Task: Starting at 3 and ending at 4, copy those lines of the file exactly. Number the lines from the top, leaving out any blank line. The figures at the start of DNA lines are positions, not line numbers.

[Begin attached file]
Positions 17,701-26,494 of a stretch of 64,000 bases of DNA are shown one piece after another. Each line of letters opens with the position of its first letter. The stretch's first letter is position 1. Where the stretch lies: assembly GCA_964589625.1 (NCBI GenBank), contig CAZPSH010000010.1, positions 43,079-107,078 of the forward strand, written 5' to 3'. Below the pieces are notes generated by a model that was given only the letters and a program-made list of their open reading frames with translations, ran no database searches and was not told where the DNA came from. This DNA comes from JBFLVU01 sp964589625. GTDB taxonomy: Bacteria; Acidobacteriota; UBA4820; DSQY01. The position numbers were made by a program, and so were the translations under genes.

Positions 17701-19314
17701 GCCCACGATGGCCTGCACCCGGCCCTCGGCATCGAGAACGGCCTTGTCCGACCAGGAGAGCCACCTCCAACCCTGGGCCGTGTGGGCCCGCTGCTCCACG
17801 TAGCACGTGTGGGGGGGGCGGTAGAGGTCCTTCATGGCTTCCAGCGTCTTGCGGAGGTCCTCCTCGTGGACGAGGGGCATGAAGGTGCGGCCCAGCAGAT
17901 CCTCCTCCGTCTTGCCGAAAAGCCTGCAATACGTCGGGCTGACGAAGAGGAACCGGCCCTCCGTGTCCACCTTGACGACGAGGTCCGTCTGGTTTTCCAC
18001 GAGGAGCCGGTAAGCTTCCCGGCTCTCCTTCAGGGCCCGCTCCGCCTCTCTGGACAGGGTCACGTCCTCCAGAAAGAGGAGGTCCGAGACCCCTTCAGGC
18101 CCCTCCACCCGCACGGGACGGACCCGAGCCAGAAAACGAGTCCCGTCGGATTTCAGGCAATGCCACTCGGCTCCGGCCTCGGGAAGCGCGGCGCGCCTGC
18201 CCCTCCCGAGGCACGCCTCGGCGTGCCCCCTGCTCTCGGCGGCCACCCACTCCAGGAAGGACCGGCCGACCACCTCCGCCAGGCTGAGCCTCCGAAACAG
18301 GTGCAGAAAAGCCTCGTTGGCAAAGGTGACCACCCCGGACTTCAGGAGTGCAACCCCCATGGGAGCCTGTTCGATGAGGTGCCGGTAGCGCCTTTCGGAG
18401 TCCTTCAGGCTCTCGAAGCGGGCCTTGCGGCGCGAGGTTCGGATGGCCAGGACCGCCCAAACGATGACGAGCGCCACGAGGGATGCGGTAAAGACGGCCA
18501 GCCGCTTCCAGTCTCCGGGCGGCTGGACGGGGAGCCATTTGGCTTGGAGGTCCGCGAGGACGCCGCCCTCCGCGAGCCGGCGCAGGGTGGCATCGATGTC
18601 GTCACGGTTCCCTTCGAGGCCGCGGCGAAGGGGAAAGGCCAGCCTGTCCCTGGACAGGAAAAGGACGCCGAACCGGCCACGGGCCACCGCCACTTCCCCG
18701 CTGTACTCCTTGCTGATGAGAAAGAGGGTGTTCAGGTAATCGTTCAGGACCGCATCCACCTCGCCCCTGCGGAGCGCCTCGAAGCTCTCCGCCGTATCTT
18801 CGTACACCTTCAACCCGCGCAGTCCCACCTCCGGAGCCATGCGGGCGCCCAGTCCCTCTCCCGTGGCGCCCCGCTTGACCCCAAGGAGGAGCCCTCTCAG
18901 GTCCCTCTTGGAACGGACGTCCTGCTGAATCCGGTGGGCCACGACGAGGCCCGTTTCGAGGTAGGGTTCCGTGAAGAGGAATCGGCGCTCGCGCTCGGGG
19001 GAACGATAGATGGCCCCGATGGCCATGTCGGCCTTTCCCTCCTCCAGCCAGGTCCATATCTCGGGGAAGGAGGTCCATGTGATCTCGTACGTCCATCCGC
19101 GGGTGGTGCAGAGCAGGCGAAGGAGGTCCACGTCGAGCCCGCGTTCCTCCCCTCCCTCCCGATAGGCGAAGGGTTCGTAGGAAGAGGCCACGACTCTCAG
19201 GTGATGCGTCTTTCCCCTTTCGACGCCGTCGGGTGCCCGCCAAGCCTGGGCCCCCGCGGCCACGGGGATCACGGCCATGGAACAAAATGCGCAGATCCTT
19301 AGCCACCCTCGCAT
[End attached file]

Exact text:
17701 GCCCACGATGGCCTGCACCCGGCCCTCGGCATCGAGAACGGCCTTGTCCGACCAGGAGAGCCACCTCCAACCCTGGGCCGTGTGGGCCCGCTGCTCCACG
17801 TAGCACGTGTGGGGGGGGCGGTAGAGGTCCTTCATGGCTTCCAGCGTCTTGCGGAGGTCCTCCTCGTGGACGAGGGGCATGAAGGTGCGGCCCAGCAGAT